What Can Expats Learn From Brexit & The US Election
In today’s digital age the speed at which we communicate and source information is frighteningly fast which is why we want to discuss the topic of what can expats learn from Brexit & the US election. With this speed comes the very real risk that you may read something that may change your mind on an decision you were going to make, regardless of whether your mind was made up a week, month or year prior.
In the lead up to the Brexit vote the bookies were calling for a “Stay Vote” (and historically they have been a very good predictor of a result) yet momentum changed at the last moment and we all know what happened next. The vote to leave won the day and the share markets reacted quickly and negatively because they were surprised. The market never likes to be surprised.
We are seeing the same pattern emerge with the US election. Up until last week the market was quite settled in the fact that Hillary Clinton was leading the polls. Then we saw a further development with more emails coming to light that may have jeopardised her Presidential chances however this week the FBI announced that they hadn’t changed their original opinion. Calm was restored and the market factored in that Hillary was a strong chance of winning the Presidential vote with a strong gain in financial markets earlier this week.
And then there was today’s surprise. Remember I said that markets don’t like surprises. Was it last weeks announcement about the Hillary emails, did the traditional non-voting public decide to come out of hiding and have their say, or did his famous hairdo finally gather the extra support that was needed to get him the vote? Its impossible to say but one thing is for sure is that the markets have reacted negatively to this surprise.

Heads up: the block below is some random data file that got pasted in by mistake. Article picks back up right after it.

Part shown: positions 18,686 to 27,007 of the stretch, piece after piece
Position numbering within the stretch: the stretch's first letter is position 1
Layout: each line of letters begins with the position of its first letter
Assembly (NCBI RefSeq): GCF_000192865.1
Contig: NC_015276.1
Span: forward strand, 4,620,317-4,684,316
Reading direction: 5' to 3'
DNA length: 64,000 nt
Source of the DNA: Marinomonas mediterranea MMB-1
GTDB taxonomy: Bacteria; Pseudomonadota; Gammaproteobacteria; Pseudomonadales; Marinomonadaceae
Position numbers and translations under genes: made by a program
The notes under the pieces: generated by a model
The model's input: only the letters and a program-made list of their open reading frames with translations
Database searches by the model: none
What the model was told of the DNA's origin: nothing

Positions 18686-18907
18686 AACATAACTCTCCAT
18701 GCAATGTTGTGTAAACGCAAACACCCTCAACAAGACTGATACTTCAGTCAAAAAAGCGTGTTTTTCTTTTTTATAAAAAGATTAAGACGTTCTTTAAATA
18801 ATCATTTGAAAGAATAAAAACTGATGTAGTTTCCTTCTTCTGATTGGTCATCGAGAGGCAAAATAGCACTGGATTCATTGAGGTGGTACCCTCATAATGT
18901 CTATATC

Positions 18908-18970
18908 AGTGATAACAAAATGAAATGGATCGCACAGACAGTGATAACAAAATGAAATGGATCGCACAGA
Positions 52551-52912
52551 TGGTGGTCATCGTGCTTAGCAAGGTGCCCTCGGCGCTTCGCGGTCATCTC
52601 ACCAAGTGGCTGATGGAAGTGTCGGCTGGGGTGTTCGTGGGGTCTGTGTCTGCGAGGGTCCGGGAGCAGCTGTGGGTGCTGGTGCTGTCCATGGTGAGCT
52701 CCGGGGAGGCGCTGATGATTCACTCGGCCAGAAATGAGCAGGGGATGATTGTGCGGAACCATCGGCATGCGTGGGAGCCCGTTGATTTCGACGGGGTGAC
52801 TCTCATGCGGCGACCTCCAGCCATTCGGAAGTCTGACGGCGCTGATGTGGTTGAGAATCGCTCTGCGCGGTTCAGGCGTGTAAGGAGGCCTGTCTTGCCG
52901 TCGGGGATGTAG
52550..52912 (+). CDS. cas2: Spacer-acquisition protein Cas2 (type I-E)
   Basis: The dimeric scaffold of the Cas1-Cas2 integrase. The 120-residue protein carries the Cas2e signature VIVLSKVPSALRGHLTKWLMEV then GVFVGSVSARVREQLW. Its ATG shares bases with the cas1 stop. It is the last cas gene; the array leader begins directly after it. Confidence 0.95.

As I type this post the ASX All Ordinaries has closed down 103.9 points or 1.94%. Most people would say that’s fair enough given the wildly erratic campaign that he’s run and the uncertainty that maybe around the corner but it’s important to focus on the net tangible result a potential Trump victory would have on particular companies, sectors and countries. Given his stance on building a big wall between the US and Mexico the fact that the Mexican Peso plunged by 13% is understandable but how is a 2.55% fall in the share price of Ramsay Healthcare justifiable? They don’t have any operations in the United States. And with the possibility of a very large concrete wall going up on the US southern border why isn’t the share price of Boral Ltd going up (closed down 1.69% to $5.83) given their US concrete operations?
The answer is in today’s financial world the market reacts to the surprise and then calculates the damage (if any) later. We saw that with the Brexit vote. The night before the results of the vote the ASX All Ordinaries index closed at 5358. On the day of the vote the All Ordinaries closed down 166 points (3.09%) to 5192. Six days later the dust had settled and the market had rebounded back to 5365, 7 points higher than the day before the Brexit vote.
Will we see the same result with the US election? Its too early to say just yet because there is a lot of analysis to be undertaken should Trump get in. Does the result mean that Janet Yellen will hold of raising interest rates due to the surprise? Isn’t that a positive if she does kick the interest rate can into 2017? We all know the market has been just as concerned about rising US interest rates as the US election because we saw it rally in September when she decided to hold off.
There will be companies, countries and currencies (anyone interested in a cheap holiday in Cabo?) that will benefit from a Trump presidency and there will be others that won’t do so well. At the end of the day the market is a market of stocks and the companies and sectors that have little to no exposure to a US election result will continue to operate tomorrow like they did yesterday.
And remember. Don’t surprise the market. I hope you enjoyed today post on what can expats learn from Brexit & the US election. If you have any questions don’t hesitate to get in contact.
This post was originally produced on LinkedIn by our Managing Director, Brett Evans. To view this click here.